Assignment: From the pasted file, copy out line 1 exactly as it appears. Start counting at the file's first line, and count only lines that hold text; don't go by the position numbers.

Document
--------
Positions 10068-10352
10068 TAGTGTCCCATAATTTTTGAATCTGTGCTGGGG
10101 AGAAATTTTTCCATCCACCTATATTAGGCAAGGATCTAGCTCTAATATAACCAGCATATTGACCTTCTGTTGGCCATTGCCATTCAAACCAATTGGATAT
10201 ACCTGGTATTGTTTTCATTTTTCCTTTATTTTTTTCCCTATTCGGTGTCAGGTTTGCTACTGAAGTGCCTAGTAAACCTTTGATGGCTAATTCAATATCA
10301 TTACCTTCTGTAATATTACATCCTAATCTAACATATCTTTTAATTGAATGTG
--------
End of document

Positions 10068-10352